Protein Phosphorylation as a Regulatory Device
Phosphorylation-dephosphorylation cascade systems represent a major mechanism of cellular regulation. A theoretical analysis of such systems (Stadtman & Chock 1977) revealed that they are endowed with extraordinary regulatory capacities; they may exhibit smooth, flexible responses to changes in single and multiple metabolite levels, signal amplification, and apparent positive cooperativity. To test the theories and equations involved in this analysis, an in vitro phosphorylation-dephosphorylation model system was developed. The system consists of a cyclic-AMP-dependent protein kinase and a phosphoprotein phosphatase, both isolated to near-homogeneity from bovine heart, and a nanopeptide that serves as the interconvertible substrate. Experiments with the model system confirm the predictions about the behaviour of a monocyclic cascade. They also reveal that when the concentration of enzyme-substrate complex is not negligible, cyclic cascades are potentially more sensitive to variations in effector concentrations and can achieve even greater signal amplification than previously predicted.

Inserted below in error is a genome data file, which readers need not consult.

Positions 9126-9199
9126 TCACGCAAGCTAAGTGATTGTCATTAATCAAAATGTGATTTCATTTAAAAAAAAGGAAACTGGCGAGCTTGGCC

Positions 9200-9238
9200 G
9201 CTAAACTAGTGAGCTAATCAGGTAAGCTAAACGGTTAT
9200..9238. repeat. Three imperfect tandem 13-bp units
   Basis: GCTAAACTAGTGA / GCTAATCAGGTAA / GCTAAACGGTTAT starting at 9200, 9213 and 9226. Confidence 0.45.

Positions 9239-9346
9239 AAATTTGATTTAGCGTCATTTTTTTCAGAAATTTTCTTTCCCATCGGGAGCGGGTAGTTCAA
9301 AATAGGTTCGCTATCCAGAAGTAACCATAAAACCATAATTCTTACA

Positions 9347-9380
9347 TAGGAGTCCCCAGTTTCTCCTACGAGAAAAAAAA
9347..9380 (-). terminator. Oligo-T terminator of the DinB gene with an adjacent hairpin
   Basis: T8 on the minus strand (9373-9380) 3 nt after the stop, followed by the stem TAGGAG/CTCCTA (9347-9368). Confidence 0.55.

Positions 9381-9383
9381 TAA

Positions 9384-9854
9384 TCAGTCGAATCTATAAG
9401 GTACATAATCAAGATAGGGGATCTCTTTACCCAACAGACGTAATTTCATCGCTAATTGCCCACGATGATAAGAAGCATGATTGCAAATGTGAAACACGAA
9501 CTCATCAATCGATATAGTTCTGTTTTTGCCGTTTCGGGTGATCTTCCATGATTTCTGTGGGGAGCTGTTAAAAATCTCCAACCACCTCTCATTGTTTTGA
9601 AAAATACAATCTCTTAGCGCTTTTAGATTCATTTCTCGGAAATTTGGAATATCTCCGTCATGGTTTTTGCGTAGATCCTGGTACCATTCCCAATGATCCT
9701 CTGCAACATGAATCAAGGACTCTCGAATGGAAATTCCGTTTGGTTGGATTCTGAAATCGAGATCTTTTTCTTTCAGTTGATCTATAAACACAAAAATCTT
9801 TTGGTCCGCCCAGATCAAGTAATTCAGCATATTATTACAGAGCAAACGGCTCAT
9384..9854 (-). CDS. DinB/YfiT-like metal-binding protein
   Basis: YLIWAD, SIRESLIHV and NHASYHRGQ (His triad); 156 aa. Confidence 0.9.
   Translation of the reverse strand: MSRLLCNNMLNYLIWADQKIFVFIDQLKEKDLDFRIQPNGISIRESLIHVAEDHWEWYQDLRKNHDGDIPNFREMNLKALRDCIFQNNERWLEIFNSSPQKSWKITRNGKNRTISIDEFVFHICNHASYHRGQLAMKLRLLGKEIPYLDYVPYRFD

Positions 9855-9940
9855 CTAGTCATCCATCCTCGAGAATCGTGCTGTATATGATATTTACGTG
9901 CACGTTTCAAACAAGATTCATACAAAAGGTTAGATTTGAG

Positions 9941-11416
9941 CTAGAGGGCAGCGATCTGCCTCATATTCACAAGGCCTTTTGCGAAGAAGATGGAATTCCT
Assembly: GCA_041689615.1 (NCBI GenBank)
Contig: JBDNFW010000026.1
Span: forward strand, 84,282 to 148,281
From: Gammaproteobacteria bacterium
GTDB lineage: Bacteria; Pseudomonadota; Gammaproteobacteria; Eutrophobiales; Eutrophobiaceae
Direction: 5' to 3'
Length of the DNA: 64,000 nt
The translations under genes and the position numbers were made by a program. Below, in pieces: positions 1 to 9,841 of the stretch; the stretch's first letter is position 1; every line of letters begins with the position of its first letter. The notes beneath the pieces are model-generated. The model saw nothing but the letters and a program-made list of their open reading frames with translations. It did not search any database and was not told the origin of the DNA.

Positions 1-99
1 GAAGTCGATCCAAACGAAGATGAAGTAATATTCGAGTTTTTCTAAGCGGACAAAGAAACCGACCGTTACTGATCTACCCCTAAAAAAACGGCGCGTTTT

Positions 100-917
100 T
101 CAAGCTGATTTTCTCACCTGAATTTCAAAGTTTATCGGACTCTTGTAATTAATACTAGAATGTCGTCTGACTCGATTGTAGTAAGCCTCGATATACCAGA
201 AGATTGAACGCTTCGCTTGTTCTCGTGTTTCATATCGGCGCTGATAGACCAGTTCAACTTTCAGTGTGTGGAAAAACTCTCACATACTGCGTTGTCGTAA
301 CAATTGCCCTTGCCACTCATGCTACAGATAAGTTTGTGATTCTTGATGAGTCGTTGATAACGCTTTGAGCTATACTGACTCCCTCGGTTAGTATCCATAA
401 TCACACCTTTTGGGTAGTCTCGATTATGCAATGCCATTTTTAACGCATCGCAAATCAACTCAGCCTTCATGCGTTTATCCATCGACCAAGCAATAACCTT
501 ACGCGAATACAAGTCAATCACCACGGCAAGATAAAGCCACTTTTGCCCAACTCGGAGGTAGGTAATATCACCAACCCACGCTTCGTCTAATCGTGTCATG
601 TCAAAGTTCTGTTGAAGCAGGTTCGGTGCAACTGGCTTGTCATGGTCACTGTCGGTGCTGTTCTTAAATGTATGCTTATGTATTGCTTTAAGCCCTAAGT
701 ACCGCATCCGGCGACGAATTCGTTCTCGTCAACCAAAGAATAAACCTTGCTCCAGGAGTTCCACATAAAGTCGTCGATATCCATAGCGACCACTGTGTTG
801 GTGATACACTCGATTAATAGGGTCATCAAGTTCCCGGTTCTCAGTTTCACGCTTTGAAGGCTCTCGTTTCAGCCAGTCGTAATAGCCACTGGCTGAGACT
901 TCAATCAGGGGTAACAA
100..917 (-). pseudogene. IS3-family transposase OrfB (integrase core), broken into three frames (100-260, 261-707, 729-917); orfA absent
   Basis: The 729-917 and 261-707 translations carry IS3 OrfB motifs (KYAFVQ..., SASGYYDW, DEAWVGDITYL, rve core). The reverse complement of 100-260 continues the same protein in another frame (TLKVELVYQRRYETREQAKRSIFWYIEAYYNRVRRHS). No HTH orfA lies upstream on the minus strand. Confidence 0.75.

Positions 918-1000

Philosophical Transactions of the Royal Society of London Series B
- Pub Date:
- July 1983